Phyllis Whitsell was dropped off at an orphanage in the U.K. when she was just 8 months old, then adopted at the age of 4. She was told that her mother died of TB, but she never believed it. And so, as an adult, Phyllis searched.
“Motherly love was missing from a very early age as a young child. I just wanted to understand the reason why she gave me up. And then maybe I wouldn’t have been so curious to find out my true identity,” said Phyllis of her need to search. She found her birth mother, Bridget, who was known in the local pubs as Tipperary Mary.
Phyllis, a nurse by trade, found a way to spend time with her birth mother without revealing her identity. She simply added her mother to the others she visited. She’d stop by to care for her, bathe her, bring her necessities—all the while never telling her secret. “The day she spoke affectionately of ‘little Phyillis’ and told me my birth date accurately was the best, and the worst, day of my life,” Phyllis shared.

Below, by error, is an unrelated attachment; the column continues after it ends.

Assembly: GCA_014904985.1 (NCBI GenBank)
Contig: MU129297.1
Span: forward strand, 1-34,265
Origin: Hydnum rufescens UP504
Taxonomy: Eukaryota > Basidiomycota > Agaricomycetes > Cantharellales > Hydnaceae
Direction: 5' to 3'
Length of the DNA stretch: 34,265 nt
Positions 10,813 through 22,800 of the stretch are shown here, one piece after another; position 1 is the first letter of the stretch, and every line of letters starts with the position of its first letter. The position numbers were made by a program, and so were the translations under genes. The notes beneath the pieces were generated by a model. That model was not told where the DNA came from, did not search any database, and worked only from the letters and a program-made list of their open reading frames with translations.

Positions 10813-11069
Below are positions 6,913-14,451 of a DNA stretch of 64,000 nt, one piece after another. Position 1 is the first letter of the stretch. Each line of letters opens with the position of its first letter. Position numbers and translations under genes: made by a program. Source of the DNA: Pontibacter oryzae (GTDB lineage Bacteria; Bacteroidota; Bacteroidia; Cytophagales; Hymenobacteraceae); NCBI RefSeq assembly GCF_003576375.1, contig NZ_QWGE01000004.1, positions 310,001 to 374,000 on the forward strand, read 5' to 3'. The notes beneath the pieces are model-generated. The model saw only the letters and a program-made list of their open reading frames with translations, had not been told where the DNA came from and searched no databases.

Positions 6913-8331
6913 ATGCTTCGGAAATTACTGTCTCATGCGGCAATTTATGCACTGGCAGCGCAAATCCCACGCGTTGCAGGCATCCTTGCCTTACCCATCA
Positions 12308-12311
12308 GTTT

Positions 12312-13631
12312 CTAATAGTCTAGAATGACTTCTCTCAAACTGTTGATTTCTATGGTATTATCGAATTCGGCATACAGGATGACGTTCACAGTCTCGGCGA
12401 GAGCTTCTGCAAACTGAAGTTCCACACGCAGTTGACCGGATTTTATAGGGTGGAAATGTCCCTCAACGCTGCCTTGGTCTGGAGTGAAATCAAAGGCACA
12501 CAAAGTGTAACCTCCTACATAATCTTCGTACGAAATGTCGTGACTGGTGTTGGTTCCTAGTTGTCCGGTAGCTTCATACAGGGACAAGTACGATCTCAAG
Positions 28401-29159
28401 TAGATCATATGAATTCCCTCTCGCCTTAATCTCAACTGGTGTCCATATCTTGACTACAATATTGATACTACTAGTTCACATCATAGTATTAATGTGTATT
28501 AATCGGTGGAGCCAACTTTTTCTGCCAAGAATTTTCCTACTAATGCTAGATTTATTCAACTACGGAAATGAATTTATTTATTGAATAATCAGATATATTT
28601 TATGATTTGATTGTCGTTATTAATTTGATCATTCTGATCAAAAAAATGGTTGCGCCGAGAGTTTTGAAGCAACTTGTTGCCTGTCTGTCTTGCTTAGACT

Because of her extraordinary story, Phyllis was encouraged by a friend to write her experiences. The result is the book, My Secret Mother, recently published by HarperCollins Publishers Ltd.
Phyllis cared for her mother for 8 years as a nurse, then she spent the next 13 years visiting Bridget, who had dementia, in the care home. Through all these caring, tender visits, Bridget never knew that her caregiver and friend was actually her daughter. Phyllis shared her feelings in an open interview with The Star. In the interview, she reveals her familial love for her mother, why she kept her identity a secret, and bits and pieces about their visits.